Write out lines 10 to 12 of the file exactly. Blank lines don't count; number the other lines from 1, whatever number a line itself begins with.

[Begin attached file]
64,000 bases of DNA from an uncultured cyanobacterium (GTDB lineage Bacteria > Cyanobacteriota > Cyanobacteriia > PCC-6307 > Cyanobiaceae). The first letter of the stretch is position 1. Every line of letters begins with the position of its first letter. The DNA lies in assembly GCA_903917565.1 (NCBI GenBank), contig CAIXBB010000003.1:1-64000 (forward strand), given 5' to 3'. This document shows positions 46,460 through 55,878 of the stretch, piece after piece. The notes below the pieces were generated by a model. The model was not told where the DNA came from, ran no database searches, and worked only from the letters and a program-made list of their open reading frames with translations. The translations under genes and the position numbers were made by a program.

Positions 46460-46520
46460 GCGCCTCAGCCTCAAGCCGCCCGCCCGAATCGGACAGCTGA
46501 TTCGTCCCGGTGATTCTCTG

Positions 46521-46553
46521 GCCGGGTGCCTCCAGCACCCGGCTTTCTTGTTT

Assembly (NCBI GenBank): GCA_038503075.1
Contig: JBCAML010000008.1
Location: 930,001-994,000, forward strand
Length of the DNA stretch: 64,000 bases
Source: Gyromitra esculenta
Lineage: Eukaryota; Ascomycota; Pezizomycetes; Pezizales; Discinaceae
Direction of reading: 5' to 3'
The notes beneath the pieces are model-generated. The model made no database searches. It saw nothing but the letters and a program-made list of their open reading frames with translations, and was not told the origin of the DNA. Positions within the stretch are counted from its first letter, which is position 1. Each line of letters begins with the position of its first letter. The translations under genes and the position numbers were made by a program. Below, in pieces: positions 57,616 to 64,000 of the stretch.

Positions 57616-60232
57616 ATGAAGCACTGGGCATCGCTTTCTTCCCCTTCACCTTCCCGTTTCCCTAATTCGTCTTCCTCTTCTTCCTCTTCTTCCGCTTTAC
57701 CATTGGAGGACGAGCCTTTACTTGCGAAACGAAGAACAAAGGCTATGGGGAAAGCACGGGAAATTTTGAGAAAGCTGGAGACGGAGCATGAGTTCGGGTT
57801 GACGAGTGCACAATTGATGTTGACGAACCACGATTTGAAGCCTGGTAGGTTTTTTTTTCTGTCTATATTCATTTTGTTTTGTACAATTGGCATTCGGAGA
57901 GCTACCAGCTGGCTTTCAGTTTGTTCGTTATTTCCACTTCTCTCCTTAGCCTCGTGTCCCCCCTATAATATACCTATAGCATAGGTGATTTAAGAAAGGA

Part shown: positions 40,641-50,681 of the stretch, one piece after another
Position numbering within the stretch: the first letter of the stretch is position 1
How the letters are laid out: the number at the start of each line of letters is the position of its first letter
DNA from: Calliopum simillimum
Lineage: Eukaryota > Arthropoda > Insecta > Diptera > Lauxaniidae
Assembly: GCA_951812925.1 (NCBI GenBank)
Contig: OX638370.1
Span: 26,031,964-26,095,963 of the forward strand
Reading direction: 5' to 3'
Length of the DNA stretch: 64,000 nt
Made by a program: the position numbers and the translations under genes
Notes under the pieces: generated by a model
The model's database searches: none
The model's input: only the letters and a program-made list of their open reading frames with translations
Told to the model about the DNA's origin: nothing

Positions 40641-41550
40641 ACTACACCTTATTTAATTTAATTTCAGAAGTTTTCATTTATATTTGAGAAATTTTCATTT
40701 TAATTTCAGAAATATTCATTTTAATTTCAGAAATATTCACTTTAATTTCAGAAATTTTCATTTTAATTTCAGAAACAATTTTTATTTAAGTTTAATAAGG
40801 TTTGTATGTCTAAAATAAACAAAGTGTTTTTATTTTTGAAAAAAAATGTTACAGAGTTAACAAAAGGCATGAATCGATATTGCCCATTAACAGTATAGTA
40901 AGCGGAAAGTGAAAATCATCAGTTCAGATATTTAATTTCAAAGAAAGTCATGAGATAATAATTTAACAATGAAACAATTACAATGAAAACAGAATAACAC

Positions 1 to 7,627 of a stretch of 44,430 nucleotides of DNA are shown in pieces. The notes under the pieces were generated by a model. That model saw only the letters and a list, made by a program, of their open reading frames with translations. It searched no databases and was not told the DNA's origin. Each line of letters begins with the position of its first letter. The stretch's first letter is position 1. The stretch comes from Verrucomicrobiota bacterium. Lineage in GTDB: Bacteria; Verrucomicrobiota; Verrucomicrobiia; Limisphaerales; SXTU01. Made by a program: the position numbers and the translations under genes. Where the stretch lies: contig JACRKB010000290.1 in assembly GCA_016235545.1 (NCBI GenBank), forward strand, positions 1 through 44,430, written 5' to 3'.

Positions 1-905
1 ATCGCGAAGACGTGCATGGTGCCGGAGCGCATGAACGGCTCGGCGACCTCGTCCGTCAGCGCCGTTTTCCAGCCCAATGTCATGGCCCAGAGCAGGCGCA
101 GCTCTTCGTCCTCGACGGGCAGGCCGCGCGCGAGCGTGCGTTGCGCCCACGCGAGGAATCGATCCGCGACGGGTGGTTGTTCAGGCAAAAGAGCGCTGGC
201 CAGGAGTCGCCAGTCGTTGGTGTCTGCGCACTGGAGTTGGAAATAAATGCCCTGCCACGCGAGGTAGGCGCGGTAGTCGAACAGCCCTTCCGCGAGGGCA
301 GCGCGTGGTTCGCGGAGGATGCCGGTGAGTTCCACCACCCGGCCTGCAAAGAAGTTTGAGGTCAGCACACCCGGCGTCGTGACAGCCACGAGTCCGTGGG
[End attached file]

Length of the DNA stretch: 64,000 bases
Source: Gyromitra esculenta
Lineage: Eukaryota; Ascomycota; Pezizomycetes; Pezizales; Discinaceae